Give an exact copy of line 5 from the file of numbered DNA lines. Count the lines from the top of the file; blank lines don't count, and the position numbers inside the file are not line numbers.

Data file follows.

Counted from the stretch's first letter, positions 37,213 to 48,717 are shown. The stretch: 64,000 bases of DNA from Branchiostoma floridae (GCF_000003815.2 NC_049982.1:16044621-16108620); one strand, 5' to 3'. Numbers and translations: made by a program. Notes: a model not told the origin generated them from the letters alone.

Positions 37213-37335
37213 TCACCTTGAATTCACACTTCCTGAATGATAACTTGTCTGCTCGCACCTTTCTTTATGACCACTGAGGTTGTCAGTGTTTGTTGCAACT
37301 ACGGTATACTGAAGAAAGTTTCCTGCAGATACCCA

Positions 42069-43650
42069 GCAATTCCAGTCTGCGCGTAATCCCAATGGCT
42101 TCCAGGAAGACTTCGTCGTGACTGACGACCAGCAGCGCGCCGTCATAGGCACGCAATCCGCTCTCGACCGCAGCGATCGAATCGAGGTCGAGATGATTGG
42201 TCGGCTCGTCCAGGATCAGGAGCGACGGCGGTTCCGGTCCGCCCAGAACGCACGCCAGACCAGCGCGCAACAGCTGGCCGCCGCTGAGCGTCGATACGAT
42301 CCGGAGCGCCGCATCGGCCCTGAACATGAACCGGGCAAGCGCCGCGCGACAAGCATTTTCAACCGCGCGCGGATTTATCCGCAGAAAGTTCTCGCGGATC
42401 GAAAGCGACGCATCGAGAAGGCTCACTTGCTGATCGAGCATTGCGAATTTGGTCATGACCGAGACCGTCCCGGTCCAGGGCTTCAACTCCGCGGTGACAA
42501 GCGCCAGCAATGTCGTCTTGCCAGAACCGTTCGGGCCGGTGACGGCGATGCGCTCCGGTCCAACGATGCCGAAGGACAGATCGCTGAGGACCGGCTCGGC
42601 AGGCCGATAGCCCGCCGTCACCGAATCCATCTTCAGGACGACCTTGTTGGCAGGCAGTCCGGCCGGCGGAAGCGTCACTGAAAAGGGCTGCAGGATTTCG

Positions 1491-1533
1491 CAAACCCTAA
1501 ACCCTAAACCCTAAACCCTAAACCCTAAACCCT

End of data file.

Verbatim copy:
Positions 42069-43650